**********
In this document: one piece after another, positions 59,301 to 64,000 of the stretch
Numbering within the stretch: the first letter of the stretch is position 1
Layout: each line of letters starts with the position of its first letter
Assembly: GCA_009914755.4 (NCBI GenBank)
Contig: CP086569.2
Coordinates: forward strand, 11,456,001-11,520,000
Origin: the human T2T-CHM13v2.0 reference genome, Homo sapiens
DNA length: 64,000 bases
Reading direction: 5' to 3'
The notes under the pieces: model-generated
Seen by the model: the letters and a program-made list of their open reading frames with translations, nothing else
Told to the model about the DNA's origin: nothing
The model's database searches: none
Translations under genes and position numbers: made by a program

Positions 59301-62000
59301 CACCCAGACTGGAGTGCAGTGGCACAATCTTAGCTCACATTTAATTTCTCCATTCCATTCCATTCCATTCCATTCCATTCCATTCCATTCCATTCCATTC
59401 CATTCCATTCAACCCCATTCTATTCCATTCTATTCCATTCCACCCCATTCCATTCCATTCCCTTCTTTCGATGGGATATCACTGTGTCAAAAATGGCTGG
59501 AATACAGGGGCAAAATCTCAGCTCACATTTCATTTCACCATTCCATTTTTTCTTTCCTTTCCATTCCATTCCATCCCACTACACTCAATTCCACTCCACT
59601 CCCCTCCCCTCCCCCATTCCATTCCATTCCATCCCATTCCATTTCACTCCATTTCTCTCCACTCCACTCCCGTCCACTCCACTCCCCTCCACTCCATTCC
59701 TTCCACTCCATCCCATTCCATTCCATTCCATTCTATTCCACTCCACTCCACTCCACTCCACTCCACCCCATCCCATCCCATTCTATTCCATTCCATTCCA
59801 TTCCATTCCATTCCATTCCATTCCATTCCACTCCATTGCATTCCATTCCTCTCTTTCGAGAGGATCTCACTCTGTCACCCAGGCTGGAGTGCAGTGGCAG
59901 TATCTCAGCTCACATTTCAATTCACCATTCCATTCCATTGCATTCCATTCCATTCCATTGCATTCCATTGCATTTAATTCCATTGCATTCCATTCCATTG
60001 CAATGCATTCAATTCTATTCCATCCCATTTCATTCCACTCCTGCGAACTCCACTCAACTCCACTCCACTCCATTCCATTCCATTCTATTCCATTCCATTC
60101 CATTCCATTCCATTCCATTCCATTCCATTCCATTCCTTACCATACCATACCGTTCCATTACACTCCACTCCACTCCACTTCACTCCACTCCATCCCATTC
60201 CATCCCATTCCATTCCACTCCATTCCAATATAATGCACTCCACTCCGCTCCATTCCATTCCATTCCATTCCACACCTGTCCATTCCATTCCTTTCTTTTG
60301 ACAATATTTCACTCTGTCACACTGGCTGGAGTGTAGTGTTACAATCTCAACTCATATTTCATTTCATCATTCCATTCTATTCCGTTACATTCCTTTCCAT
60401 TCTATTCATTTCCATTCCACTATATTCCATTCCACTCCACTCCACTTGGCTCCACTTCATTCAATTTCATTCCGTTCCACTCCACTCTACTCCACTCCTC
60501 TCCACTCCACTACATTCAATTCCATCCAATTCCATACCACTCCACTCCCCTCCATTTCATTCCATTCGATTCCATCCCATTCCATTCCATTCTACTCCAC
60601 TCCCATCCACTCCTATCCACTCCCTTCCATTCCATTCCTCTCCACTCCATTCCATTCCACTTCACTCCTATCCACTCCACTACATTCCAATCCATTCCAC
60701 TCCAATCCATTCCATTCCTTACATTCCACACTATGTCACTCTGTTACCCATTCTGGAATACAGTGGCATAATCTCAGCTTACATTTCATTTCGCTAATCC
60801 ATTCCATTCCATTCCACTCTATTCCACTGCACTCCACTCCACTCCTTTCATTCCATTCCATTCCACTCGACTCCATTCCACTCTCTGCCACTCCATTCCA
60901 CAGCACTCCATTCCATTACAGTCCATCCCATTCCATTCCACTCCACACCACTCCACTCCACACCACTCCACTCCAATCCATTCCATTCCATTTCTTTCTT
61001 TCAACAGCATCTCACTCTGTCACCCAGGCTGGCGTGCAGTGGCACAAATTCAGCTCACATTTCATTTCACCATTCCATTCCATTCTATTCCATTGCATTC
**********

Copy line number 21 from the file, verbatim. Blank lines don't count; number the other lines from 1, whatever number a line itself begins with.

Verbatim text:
59801 TTCCATTCCATTCCATTCCATTCCATTCCACTCCATTGCATTCCATTCCTCTCTTTCGAGAGGATCTCACTCTGTCACCCAGGCTGGAGTGCAGTGGCAG